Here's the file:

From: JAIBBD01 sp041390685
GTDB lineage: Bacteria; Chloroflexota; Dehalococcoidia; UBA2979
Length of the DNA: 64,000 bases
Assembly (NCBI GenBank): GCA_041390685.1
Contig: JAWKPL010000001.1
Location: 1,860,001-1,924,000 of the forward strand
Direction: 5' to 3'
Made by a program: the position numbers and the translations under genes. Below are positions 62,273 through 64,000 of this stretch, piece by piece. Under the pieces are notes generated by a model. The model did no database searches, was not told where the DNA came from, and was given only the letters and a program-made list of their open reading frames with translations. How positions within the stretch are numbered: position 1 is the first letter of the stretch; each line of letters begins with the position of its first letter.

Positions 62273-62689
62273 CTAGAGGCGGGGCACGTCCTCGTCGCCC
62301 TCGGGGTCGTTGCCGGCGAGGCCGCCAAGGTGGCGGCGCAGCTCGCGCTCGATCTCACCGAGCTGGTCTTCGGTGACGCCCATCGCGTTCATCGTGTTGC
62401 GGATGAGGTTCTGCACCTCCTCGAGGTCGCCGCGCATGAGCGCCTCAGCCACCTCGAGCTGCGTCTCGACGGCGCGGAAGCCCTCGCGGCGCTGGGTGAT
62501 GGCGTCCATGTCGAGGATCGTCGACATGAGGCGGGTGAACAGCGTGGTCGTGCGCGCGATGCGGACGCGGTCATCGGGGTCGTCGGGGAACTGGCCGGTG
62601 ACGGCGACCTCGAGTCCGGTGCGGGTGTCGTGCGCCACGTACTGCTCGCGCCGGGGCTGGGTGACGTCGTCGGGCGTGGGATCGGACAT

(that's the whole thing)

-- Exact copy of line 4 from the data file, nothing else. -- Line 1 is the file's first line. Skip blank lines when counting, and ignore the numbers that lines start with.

Assembly (NCBI GenBank): GCA_041390685.1